ASU Panel Considers Legal Questions About Migrant Children
Earlier this summer, thousands of unaccompanied minors crossed the U.S.-Mexico border in Texas. Many of them were put on buses and shipped to other parts of the U.S., including Arizona, and were held at a number of locations like Nogales.
This week, an inspector general’s report was made public. A federal investigation that included surprise inspections was unable to substantiate 16 accusations by advocacy groups that the government packed into frigid cells children caught crossing the border alone, made them sleep on hard floors and provided inadequate food and medical care. Other claims about treatment of the children are still under review, according to the Homeland Security department.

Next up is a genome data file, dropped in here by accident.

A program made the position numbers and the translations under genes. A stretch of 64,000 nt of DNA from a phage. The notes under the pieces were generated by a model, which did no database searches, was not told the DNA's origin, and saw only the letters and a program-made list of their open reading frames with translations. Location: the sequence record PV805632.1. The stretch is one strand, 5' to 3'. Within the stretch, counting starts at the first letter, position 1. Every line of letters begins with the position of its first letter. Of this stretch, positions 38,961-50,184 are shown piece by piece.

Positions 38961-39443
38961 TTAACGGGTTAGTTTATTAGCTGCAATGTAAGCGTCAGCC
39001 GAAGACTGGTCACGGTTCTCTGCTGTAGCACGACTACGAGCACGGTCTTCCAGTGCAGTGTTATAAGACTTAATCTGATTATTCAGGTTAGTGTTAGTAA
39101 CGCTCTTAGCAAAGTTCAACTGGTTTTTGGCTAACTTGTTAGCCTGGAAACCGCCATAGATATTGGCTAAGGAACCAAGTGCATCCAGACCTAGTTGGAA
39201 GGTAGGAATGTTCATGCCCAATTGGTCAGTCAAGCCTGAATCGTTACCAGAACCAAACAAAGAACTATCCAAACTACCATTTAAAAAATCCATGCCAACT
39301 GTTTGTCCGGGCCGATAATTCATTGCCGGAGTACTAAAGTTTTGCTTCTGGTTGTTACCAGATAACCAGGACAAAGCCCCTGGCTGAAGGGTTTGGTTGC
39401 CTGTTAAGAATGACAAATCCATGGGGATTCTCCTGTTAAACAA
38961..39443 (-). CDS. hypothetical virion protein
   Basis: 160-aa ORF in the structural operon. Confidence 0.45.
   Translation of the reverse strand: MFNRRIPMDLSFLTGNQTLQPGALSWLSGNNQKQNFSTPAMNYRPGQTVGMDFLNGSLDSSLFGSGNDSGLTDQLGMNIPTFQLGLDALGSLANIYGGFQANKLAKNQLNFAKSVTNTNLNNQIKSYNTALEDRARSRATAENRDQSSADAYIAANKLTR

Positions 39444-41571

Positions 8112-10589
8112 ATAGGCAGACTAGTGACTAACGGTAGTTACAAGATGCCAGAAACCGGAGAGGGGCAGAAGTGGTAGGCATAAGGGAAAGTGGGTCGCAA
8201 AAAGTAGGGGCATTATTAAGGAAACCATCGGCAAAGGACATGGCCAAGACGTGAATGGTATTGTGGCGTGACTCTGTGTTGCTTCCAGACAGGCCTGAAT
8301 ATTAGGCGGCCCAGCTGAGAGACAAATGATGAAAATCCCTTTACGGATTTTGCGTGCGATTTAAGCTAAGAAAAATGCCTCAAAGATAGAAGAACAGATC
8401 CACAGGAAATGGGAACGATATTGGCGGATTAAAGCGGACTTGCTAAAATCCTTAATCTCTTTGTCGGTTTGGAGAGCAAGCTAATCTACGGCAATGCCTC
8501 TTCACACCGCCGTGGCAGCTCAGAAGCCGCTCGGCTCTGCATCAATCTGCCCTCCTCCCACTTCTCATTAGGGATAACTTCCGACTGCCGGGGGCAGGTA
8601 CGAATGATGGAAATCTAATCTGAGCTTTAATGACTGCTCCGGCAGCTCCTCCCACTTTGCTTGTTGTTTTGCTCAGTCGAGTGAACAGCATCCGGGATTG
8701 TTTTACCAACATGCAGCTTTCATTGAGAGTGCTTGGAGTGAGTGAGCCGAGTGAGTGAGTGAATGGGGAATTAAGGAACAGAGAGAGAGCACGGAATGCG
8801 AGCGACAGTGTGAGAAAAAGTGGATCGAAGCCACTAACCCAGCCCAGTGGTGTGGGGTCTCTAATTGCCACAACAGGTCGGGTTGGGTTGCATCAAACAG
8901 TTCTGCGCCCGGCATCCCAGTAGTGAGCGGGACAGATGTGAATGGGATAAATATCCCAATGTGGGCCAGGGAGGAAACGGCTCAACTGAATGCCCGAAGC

An event on Arizona State University’s Tempe campus, “Migrants or Refugees? The crisis in Central America and the response in the United States,” considered legal questions and U.S. relations with certain Central American countries.
We spoke with two members of the panel, Leah Sarat of the Religious Studies department and Professor Evelyn Cruz of the Sandra Day O’Connor College of Law.